As well as getting to know the fashion team I have also met some other interns working at different sections of the paper. One lunchtime three of us sat in the sunshine by the canal and chatted. My heart sank somewhat, however, as they reeled off the different papers they have interned at. Then I realised they were all 25 and 7 years my senior, and my heart bobbed up again a little bit.

After lunch it was back to the office to research the exes of Kate Middelton and Prince William. It has become a joke at the fashion desk that the royal family should take a restraining order out against me. This week one of my tasks has been to research the royal wedding; one of the fashion editors jokingly dubbed me their royal correspondent. What she really meant was that I now know an unhealthy amount about all things royal.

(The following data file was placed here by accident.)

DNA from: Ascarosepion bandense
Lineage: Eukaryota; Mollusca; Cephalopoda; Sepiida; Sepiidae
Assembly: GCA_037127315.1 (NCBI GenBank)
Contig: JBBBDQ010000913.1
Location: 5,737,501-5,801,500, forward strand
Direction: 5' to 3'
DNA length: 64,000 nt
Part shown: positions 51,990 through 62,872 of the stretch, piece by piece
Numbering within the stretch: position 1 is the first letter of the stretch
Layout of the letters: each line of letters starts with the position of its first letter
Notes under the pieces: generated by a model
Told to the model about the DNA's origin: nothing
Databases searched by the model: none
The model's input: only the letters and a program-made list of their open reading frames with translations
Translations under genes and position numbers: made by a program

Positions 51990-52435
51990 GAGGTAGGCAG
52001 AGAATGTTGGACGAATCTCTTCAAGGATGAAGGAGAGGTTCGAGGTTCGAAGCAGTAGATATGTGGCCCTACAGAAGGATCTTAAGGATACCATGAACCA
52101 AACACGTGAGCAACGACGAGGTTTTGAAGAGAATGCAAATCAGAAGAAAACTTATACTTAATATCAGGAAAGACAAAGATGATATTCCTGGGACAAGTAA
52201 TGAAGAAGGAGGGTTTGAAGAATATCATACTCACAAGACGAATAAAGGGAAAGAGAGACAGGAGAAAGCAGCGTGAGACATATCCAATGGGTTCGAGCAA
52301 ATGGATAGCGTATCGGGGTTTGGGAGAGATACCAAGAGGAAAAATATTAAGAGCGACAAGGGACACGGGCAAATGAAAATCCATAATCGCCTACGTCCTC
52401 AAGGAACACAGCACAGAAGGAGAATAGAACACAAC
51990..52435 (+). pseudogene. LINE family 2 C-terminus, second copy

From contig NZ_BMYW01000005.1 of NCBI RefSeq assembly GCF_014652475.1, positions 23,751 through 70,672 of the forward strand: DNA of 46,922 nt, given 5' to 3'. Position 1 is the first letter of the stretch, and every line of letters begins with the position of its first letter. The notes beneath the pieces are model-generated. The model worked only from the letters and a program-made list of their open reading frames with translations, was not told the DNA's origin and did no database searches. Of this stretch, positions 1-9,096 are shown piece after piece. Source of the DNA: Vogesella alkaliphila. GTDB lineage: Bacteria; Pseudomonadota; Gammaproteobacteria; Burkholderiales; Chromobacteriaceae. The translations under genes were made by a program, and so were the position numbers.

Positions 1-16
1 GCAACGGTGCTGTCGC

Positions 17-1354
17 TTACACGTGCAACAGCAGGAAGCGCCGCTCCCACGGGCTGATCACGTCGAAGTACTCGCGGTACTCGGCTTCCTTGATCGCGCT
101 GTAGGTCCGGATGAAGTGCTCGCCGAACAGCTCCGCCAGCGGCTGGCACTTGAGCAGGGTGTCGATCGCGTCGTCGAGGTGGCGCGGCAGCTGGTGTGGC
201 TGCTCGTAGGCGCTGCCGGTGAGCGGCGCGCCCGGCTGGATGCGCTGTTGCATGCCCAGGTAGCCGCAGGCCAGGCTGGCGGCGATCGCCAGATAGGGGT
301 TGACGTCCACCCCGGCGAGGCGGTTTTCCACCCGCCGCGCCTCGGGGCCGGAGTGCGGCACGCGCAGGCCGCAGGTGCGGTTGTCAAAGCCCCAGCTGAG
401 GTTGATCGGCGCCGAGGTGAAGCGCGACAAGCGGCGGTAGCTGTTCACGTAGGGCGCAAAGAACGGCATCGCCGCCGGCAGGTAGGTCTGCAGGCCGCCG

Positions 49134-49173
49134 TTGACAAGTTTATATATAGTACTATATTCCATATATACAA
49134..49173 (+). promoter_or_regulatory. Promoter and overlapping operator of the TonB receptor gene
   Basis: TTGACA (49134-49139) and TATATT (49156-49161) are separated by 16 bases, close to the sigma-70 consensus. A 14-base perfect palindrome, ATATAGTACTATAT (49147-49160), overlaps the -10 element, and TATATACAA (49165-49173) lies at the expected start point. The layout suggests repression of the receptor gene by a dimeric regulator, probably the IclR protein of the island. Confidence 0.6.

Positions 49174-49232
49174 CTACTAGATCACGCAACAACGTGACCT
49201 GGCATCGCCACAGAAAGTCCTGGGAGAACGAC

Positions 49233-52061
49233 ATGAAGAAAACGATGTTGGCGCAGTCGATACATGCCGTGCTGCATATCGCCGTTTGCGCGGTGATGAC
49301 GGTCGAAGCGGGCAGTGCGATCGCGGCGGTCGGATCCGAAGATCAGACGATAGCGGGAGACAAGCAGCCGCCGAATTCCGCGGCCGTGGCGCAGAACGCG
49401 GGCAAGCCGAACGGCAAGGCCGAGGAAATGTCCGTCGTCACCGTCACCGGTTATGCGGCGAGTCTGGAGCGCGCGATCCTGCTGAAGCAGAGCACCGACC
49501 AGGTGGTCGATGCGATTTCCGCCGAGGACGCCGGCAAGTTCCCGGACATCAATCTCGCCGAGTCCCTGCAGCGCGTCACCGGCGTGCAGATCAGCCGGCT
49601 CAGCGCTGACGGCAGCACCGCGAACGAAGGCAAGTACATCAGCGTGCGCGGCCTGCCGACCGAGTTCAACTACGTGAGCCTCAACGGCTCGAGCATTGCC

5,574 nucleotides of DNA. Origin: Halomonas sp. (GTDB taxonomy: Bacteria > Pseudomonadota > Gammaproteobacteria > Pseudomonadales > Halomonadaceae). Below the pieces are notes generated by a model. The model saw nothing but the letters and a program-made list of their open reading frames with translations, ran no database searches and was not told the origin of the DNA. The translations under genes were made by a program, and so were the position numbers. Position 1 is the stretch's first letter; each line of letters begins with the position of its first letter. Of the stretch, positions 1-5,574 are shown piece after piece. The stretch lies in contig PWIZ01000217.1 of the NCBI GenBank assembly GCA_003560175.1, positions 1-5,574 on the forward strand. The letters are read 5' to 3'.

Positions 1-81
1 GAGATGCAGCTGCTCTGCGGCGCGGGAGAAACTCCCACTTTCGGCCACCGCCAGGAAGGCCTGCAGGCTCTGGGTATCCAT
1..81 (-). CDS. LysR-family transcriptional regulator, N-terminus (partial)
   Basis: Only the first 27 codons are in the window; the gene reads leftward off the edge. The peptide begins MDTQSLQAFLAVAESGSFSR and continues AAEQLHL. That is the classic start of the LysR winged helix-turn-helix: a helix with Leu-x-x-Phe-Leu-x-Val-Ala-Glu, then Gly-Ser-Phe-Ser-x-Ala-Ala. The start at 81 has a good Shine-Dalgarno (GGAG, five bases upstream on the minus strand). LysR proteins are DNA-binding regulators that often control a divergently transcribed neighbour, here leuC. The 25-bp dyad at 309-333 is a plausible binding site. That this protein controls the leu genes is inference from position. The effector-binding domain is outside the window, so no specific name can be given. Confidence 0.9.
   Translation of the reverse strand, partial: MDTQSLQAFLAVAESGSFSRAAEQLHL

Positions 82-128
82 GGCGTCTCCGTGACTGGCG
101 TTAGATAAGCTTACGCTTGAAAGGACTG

This time last week I didn't understand what all the fuss was about. Five pages of a newspaper dedicated to what brand of loo roll the soon-to-be-weds would be using at their wedding? Really? (Ok perhaps I exaggerate... But still.) My problem was that I just didn't see how a royal wedding had anything to do with anyone who didn't holiday in Balmoral or who didn't have friends with names like Tatty or Hetty or Titty or Totty. That was until I discovered the joys of the street party. One of my jobs this week was to look through archive pictures from the royal wedding in 1981. It was like an epiphany of bunting, pimm's and picnics. So THAT's what all the fuss is about. All it took, it seems, was the prospect of dressing up in a Union Jack and spending a day partying in the sunshine to turn me into a royalist. My family were more than a little shocked when I came home for the weekend and discussed at great lengths over the dinner table the different modes of transport the royals would be using at the wedding. I could almost hear my Irish, Republican step-dad sharpening his guillotine.